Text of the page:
So, it is probably appropriate that architect mom actually puts some architecture on her blog, so here we go. The Midwest Timber frame manor house was a very fun house to work on. There was a lot of trading pdfs with the owners and the timber frame company in the midwest as I live no where near the midwest. The owners wish to remain anonymous, so I shall call them Madame and Monsieur “X”. Madame “X” has a real sense of style and knew exactly what she wanted. She wanted a timber framed old English Manor House and that is what she got. As you enter the house your eyes are drawn upwards to the the timber framed roof pitched at 32:12.This three bedroom house is over 5,000 s.f. and has sweeping territorial views from each side of the house. The main floor is unique in that there are no hallways separating the main rooms; the kitchen, dining room, entry, living room, library, office all flow together. The dark stained wide plank wood floors feel like they have been here for decades. Madame “X” is a consummate hostess, thus her magnificent 22′-6″ x 18′-6″ kitchen centered on her treasured blue aga stove. A catwalk above the dining room/ entry/ living room separates the master bedroom wing from the master bedroom wing. The manor exterior is exterior cement plaster (stucco).
This was the first timber frame house I have worked on. I really enjoyed learning about this new-to-me construction method. The house itself sits on a traditional foundation, but that is where the similarity ends with the houses I typically work on. The house took a lot of coordinating with the timber frame manufacturers/ installers to get everything exactly right. The timber posts varied in their spacing, but typically were more than eight feet apart. Buildings are typically sheathed in plywood which is 4’x8′. What to do? What is the plywood nailed to if the timber posts are spaced further than 8 feet apart? SIP (Structural Insulated Panels) panels are the answer in this situation. I had never worked with SIP panels, either. The panels consist of an insulating foam core center sandwiched between two structural sheathings, typically oriented strand board. The panels are held 1/2″ off of the timber post in order to sheath the interior of the SIP panel with gypsum board (drywall).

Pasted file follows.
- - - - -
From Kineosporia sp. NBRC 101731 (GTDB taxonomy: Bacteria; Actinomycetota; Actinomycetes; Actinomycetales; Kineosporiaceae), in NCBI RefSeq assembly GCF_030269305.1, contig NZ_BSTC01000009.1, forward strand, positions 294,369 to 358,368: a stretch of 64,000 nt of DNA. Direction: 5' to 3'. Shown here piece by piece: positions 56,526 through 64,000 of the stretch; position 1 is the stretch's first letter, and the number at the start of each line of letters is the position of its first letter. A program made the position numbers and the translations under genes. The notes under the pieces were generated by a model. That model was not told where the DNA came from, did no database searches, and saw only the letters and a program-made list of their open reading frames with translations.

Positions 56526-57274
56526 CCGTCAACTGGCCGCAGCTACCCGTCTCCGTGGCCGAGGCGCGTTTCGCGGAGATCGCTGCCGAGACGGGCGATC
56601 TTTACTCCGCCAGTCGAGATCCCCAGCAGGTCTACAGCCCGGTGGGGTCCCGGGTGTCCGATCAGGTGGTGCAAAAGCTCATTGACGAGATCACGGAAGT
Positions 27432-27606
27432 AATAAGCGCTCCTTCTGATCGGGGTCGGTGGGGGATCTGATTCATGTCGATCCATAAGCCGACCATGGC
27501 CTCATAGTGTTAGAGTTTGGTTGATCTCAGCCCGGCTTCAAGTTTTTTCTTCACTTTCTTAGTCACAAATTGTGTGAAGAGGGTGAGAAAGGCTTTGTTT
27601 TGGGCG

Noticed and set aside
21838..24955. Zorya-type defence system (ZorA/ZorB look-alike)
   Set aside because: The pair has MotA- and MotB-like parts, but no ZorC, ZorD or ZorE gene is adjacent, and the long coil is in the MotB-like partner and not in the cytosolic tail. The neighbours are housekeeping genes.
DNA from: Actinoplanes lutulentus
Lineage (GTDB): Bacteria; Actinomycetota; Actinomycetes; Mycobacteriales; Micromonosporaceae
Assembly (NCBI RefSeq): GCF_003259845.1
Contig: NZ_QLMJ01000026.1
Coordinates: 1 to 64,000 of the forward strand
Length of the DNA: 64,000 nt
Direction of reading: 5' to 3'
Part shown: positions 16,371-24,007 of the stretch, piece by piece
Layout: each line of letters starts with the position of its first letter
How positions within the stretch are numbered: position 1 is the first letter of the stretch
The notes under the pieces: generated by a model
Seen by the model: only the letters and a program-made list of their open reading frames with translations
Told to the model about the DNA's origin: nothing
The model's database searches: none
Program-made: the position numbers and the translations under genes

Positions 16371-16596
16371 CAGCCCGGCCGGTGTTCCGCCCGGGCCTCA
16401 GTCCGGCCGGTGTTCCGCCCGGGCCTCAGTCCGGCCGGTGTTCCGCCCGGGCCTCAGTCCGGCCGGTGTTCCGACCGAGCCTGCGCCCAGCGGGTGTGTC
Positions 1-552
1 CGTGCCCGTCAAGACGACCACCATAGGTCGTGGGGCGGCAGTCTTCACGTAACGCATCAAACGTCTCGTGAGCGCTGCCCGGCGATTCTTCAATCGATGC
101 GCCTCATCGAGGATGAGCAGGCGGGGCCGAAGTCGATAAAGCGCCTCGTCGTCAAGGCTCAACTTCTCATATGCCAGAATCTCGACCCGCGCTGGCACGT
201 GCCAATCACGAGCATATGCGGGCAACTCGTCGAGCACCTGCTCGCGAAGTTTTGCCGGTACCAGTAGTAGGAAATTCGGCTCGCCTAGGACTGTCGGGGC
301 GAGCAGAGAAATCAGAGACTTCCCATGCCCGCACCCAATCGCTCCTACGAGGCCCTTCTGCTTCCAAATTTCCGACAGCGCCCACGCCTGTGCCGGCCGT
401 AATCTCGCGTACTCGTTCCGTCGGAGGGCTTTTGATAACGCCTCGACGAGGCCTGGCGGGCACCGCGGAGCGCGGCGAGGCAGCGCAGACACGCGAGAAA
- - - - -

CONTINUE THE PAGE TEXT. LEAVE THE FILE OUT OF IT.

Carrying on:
Okay, I know I have the funnest job there is when I get to work on a house like this.